Owen and his canine companion, an 11-year-old border collie, have been inseparable since Owen got him when he was a puppy in Calgary.

When he found out how much the community had donated to help him, he was in shock.

“Now I just hope I can get my truck in to get repairs in the next couple of days and get to the Island to see my sister,” he said.

“I just want to thank everyone so much,” he said.

“It’s greatly appreciated, and I wasn’t expecting so much. People have been coming down, dropping off food, clothes and things to help me get my truck back on the road to get down to my sister’s place.”

Christine, meanwhile, said the community should be commended.

“Everybody’s contributed above and beyond,” she said. “I think he’s a very proud man who has encountered some very unfortunate circumstances, and I’m so glad we caught him at the beginning of this cold snap.”

Habsburg said the donated money will be used to repair the man’s windshield, a fan and, possibly, brakes.

“All I did was state that a man needed warmth and all of these beautiful souls stepped up and made this small miracle possible,” she said.

“They deserve the credit for all of this. I’m brought to tears at their kindness and generosity.”

Like us on Facebook and follow us on Twitter.

Just Posted

Weekly Mountain Minute

This week’s top news stories:… Continue reading

De Groot family still waiting for inquest after 2014 Slocan shooting

Lawyer for Peter De Groot’s family say many questions remain unanswered

Teepee raising ceremony invites Invermere Chief to Metis Nation Columbia River Society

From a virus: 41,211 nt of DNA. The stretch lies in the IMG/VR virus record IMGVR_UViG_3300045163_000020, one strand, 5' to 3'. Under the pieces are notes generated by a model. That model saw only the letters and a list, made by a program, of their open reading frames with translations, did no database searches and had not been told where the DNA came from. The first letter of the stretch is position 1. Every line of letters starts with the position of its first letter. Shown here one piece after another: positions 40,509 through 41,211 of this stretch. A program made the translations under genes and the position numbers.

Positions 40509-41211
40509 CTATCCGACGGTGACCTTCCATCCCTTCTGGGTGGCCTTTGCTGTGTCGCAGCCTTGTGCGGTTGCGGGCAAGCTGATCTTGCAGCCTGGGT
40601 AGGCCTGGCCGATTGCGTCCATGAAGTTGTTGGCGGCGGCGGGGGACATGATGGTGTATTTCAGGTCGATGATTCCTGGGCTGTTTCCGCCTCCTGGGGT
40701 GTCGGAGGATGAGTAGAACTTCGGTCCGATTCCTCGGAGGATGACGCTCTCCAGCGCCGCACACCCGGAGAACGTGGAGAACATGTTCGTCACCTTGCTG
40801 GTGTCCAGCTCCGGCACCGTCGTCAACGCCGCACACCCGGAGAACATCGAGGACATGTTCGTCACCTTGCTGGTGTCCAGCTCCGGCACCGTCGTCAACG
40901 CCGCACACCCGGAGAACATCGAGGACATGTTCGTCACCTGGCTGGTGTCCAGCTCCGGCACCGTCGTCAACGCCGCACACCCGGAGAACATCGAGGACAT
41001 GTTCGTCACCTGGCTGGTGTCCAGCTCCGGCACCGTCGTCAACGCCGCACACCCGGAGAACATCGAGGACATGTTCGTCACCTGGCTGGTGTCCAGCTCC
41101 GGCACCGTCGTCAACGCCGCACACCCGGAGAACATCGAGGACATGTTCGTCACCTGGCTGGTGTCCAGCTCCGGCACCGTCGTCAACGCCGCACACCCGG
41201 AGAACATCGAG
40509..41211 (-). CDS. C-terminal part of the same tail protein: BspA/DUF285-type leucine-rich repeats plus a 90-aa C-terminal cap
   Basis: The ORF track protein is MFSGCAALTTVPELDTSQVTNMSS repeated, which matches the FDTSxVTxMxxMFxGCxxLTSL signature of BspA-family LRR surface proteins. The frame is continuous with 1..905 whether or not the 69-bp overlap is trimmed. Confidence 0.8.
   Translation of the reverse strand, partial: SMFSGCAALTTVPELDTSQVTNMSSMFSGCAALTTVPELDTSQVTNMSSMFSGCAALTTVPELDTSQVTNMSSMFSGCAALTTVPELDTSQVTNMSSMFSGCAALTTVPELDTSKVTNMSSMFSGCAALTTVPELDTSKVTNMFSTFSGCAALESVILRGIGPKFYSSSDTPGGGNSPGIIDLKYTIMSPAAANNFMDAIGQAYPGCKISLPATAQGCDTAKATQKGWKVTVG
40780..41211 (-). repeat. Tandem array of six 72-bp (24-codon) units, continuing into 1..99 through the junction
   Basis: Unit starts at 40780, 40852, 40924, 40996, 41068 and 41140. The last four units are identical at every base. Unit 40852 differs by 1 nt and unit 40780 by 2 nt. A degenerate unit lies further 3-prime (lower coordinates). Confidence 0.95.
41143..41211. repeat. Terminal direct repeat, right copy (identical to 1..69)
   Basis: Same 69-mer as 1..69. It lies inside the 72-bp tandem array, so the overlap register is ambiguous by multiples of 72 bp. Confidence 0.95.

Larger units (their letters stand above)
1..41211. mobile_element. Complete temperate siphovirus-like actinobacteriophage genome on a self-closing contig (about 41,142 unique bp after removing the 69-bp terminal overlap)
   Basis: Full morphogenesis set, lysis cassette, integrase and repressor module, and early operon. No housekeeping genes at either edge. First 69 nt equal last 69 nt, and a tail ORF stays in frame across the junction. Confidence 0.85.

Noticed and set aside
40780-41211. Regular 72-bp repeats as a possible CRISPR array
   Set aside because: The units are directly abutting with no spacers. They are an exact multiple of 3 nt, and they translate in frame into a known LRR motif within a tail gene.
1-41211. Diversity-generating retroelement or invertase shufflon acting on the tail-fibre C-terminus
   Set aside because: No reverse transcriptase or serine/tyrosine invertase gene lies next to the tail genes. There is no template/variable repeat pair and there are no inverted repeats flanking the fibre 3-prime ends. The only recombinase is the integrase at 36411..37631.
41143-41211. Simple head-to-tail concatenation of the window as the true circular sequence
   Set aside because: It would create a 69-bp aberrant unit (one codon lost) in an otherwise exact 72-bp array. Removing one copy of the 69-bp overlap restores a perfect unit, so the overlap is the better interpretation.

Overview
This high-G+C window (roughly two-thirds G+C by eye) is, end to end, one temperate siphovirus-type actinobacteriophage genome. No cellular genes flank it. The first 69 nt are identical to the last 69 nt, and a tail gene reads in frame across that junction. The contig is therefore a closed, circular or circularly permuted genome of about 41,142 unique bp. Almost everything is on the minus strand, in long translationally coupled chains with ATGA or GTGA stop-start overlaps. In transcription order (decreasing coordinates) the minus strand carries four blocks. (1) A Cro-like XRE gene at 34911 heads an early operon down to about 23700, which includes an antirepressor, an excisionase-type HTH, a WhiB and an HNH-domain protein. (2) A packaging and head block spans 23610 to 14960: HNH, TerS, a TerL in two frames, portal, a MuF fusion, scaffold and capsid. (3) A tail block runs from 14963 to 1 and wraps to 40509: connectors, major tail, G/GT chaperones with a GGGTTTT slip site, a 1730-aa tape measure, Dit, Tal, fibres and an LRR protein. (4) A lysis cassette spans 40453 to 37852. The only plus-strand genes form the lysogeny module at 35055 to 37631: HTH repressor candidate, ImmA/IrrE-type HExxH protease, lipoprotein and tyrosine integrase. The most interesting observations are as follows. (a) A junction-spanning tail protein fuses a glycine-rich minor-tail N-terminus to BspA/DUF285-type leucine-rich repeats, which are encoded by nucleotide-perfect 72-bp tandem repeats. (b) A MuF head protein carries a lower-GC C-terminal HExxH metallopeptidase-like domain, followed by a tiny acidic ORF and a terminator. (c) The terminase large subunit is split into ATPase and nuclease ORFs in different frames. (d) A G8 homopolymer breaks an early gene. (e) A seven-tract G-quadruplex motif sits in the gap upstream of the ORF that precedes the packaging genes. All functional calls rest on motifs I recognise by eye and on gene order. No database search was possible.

Some people might notice a new teepee standing tall outside of the… Continue reading

Four-year-old girl one of two killed in highway crash near Creston

The 26-year-old driver of a Saturn SUV was also killed

Community helps Golden’s Fall Faire success

By Colleen Palumbo Well folks it looks as if everything is falling… Continue reading

70 years of lifting: Canadian man, 85, could cinch weightlifting championship

The senior gym junkie is on track to win the World Masters Weightlifting championship

Advocates ‘internationalize’ the fight to free Raif Badawi from Saudi prison

Raif Badawi was arrested on June 17, 2012, and was later sentenced to 1,000 lashes and 10 years in jail for his online criticism of Saudi clerics

RCMP, search crews hunt for 4-year-old boy missing near Mackenzie

George went missing early Saturday afternoon

Canadian entrepreneurs turning beer byproduct into bread, cookies and profits

Some breweries turn to entrepreneurs looking to turn spent grain into treats for people and their pets

Canada ‘disappointed’ terror suspect’s British citizenship revoked

Jack Letts, who was dubbed “Jihadi Jack” by the U.K. media, has been detained in a Kurdish prison for about two years

Chrystia Freeland condemns violence in Hong Kong, backs right to peaceful assembly

There have been months of protests in the semi-autonomous region

B.C. VIEWS: Log exports and my other errors so far in 2019

Plastic bags, legislature overspending turn out differently

Most Read